Identity of informant does not need to be disclosed here


The residence of defendant Dewain “Bubba” Jenkins was searched by the Neshoba County sheriff, a deputy, and agents of the Mississippi Bureau of Narcotics in 1996. A search warrant had been acquired based on information provided by a confidential informant. Jenkins was there with his girlfriend and their small child.

In bedrooms the officers found four weapons, a pill bottle with two rock-like substances, and substantial cash. In the kitchen were mechanical and electronic scales, crystal methamphetamine in a cloth bag, and a book on how to manufacture crystal methamphetamine. A “Scotch- Guard” aerosol can that could be opened and items hidden inside, that a bureau of narcotics officer stated was a type of container commonly used to hide drugs, along with an address book that the State argued revealed Jenkins’s customers, were also discovered.

At trial Terry Buse, who had purchased methamphetamine from Jenkins months before the search, testified as to his purchases, and that he had agreed to work undercover with the bureau of narcotics. Another witness testified that she purchased methamphetamine on the West Coast and in Montana for delivery to Jenkins to sell in Mississippi. The drugs were sent by commercial overnight delivery services and other means.

Jenkins was convicted of possession of amphetamines with intent to sell while in possession of firearms and sentenced to 30 years. On appeal, he argued the identity of the informant should have been disclosed. MCOA affirmed.


A. Disclosure of identity of confidential informant

Disclosure of an informant’s identity shall not be required unless the confidential informant is to be produced at a hearing or trial or failure to disclose his/her identity will infringe the constitutional rights of the accused or unless the informant was or depicts himself/herself as an eyewitness to the event or events constituting the charge against the defendant.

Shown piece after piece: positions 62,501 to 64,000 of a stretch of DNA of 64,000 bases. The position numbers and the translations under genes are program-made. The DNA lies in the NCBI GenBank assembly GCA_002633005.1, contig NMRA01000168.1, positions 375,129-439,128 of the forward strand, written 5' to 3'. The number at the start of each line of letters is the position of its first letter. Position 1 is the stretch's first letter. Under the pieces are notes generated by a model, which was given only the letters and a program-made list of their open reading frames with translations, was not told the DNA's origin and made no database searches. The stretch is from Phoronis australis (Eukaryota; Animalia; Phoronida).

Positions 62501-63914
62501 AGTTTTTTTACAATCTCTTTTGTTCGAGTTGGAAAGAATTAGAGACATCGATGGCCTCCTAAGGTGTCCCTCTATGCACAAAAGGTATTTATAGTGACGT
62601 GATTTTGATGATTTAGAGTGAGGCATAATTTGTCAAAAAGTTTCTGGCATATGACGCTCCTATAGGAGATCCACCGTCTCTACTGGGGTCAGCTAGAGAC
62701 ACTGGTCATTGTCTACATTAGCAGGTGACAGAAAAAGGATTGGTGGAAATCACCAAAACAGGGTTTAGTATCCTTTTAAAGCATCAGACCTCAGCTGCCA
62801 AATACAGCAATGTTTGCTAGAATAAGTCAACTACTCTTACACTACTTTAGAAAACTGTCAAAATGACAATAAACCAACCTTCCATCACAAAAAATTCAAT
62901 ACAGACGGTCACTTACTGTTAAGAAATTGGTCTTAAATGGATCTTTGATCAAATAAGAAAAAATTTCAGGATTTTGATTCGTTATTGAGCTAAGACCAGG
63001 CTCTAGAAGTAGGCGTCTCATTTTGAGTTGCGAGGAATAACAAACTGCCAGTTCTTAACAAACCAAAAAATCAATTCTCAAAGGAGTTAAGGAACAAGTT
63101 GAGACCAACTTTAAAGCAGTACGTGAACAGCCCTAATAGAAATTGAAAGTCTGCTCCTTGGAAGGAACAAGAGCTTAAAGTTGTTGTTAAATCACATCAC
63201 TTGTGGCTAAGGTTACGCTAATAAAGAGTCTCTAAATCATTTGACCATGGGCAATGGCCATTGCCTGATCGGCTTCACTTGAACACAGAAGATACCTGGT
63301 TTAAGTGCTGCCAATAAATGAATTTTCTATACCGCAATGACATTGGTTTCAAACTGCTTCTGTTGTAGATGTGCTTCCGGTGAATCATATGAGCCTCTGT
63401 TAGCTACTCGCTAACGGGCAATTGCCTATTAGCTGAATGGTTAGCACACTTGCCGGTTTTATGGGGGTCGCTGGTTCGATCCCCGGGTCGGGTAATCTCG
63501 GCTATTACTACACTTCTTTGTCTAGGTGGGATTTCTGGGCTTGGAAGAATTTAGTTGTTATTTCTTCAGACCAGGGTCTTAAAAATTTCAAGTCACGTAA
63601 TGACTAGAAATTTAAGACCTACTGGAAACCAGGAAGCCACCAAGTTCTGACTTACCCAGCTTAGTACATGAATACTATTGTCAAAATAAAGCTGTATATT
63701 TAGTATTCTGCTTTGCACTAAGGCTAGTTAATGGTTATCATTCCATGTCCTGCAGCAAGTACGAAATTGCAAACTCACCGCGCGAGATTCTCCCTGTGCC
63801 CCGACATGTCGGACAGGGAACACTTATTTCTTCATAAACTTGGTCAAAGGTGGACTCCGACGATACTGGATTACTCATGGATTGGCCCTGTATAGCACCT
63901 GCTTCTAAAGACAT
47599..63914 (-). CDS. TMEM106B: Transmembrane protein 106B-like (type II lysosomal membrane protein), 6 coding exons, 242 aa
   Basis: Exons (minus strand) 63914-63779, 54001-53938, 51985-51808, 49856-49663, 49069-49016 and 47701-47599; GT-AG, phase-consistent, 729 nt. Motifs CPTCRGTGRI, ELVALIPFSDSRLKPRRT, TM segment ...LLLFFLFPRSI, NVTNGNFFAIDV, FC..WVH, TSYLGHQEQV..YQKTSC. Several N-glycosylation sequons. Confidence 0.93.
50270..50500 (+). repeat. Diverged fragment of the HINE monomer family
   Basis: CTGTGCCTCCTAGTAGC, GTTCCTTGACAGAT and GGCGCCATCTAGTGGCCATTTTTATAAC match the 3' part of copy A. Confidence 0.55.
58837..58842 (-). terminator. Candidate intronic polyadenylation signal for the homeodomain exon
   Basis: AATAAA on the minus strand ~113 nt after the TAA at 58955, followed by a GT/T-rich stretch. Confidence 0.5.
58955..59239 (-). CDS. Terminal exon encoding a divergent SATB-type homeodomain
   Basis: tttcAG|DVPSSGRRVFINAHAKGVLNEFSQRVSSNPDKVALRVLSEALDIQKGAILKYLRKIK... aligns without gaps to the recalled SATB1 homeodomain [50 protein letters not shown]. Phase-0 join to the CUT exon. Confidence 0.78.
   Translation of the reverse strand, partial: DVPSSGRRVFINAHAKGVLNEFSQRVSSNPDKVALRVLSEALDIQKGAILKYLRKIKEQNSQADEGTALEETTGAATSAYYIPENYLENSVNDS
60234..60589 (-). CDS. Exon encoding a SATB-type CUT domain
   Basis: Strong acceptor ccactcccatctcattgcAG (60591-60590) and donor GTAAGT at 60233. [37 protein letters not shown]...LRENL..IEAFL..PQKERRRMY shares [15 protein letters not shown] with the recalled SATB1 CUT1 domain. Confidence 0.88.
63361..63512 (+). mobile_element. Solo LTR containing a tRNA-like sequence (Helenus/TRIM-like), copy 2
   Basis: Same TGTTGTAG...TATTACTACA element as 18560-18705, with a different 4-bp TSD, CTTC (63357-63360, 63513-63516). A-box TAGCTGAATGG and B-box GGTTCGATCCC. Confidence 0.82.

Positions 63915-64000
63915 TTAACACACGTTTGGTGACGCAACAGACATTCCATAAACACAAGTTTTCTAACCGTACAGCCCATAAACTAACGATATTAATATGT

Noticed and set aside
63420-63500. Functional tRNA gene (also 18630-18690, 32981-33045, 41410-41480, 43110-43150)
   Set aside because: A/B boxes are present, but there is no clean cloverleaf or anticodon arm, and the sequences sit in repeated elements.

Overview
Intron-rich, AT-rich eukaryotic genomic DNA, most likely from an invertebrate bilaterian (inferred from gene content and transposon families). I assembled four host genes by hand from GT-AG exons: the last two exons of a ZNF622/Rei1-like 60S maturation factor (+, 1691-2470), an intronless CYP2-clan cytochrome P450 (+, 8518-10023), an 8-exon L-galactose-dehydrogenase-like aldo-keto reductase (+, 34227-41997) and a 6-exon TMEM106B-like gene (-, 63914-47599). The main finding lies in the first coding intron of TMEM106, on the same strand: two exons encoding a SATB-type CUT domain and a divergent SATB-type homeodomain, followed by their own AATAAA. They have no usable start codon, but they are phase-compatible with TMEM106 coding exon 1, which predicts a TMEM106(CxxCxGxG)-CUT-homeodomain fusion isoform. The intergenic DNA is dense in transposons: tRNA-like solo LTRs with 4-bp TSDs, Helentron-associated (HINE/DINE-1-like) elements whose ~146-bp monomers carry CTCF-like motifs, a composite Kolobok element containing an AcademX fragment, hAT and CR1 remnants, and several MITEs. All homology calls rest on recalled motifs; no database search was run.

If in every possession case in which a confidential informant was involved, the defendant merely by alleging that the drugs were planted could require the disclosure of the informant’s name, the important privilege for informants would be destroyed.

We are not saying that in a possession case in which the accused argues planted evidence, that a court is always within its discretion to deny the request. We only hold that we find no such abuse here.

B. Quantity of drugs found too small to permit inference of intent to sell

What was discovered in Jenkins’ house was only trace amounts of amphetamine (.04 grams) in a pill bottle, while another bottle contained 17.40 grams of methamphetamine mixed with amphetamine. The state crime lab witness said the .04 was a usable quantity, but acknowledged that it was “a very small amount.”

Jenkins argues that this small amount takes away any presumption that Jenkins was possessing the drugs with the intent to sell. It is true that a large quantity of drugs can by itself create the inference of an intent to sell. The existence of only a small quantity, though, does not remove the possibility of inferring intent.

To analyze the evidence completely, it is necessary to consider that various items usable in drug manufacture were also found: two sets of scales, a book on manufacturing methamphetamine, one weapon in the same bag as some of the drugs, three other weapons, and a large amount of cash.

Each of these is considered consistent with distribution of drugs and can be considered by a fact-finder as evidence of intent.